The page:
Freddie Oversteegen was just 14 years old when she joined the Dutch resistance.
She looked only 12.
The teenager would go on to kill countless Nazi soldiers during World War II.
Oversteegen was born on September 6, 1925, in the Netherlands village of Schoten, which is now a part of Haarlem.
When her parents divorced, Oversteegen moved with her mother and her sister, Truus Menger-Oversteegen, into a small apartment.
Her mother would later marry and give birth to the sister’s half-brother.
During the war, the family hid a Jewish couple in their apartment. Freddie and Truus would later start handing out anti-Nazi pamphlets in the surrounding neighbourhoods.
This activity attracted the attention of Frans van der Wiel, the commander of the Haarlem Council of Resistance. He asked the girls if they would like to join the Resistance and, with the permission of their mother, they did.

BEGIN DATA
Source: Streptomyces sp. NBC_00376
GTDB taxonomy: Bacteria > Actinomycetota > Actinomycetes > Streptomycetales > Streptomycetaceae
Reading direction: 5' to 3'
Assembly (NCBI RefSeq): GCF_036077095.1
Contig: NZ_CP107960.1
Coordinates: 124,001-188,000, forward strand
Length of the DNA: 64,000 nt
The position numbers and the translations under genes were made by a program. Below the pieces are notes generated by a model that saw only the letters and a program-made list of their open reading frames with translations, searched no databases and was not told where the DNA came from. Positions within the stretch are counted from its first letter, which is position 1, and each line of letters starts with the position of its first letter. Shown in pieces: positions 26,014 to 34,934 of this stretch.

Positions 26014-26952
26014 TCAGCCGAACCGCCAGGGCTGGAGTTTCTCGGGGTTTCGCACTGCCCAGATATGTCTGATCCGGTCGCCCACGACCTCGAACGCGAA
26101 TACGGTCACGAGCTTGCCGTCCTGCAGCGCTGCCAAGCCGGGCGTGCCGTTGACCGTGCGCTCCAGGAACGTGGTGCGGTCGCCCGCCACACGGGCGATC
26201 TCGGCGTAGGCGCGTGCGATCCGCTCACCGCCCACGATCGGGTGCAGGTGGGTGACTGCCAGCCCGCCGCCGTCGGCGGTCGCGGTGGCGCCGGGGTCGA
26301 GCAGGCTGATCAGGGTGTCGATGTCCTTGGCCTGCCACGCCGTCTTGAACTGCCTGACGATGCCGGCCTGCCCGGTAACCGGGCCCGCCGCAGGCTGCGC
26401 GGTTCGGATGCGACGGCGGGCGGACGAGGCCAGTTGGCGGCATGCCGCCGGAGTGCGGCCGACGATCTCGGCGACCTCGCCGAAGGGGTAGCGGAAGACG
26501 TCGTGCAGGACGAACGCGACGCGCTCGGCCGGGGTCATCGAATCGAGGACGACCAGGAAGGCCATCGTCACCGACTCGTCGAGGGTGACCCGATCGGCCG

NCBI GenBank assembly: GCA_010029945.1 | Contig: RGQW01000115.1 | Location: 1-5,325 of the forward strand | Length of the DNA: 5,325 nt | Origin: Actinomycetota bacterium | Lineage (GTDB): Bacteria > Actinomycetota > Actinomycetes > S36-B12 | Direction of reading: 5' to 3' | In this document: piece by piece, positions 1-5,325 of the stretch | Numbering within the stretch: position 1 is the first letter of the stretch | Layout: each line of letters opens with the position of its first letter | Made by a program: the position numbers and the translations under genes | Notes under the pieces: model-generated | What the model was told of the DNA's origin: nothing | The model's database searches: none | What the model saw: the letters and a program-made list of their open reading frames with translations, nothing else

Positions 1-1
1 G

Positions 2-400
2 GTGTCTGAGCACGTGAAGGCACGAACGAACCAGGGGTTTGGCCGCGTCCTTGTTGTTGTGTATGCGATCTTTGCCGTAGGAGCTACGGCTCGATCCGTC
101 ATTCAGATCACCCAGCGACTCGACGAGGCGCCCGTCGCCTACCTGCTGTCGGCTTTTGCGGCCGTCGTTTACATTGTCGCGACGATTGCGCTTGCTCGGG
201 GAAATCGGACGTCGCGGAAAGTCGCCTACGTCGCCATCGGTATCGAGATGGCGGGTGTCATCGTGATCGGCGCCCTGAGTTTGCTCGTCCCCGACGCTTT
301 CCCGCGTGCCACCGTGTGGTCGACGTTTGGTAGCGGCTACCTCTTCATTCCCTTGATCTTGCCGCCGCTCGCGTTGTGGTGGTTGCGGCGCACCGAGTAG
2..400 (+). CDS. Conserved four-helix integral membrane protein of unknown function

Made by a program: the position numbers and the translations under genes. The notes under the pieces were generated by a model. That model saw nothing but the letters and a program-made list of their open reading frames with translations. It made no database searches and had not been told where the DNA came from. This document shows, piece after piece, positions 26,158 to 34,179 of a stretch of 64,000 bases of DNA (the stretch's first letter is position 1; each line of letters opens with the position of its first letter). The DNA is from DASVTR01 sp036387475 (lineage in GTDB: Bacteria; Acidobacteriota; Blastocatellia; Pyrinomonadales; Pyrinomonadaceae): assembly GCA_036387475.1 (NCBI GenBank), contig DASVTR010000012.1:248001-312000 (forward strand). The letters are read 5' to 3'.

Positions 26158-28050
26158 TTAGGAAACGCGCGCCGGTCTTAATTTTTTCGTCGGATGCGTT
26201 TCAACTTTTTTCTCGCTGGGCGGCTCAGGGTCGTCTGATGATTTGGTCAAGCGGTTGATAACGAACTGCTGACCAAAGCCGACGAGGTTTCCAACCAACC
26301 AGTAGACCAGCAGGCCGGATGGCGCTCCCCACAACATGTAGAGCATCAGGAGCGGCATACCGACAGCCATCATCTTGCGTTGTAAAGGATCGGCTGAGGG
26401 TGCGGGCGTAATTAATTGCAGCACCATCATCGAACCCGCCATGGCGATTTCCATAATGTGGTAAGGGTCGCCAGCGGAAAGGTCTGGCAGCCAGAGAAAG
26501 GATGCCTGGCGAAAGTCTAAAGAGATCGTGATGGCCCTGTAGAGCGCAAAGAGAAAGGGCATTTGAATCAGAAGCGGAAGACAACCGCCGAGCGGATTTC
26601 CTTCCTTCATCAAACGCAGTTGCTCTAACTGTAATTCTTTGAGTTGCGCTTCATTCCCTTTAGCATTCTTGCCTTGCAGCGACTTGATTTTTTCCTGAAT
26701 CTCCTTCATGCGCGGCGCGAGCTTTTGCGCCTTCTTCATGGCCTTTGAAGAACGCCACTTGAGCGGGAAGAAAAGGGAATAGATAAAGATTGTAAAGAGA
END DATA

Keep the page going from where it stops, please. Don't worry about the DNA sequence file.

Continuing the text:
“Only later did he tell us what we’d actually have to do: sabotage bridges and railway lines,” Truus told anthropologist Ellis Jonker for his 2014 book Under Fire: Women and World War II.
“We told him we’d like to do that. ‘And learn to shoot, to shoot Nazis,’ he added. I remember my sister saying, ‘Well, that’s something I’ve never done before!’”
The sisters along with Hannie Schaft, a red-haired law student, sabotaged bridges and railways, and smuggled Jewish children out of the country.
They would also lure Nazi officers into the woods, asking them whether they would like to “go for a stroll…”, before executing them.
Freddie was the first one to kill a man.
“We had to do it,” Freddie once told an interviewer. “It was a necessary evil, killing those who betrayed the good people.”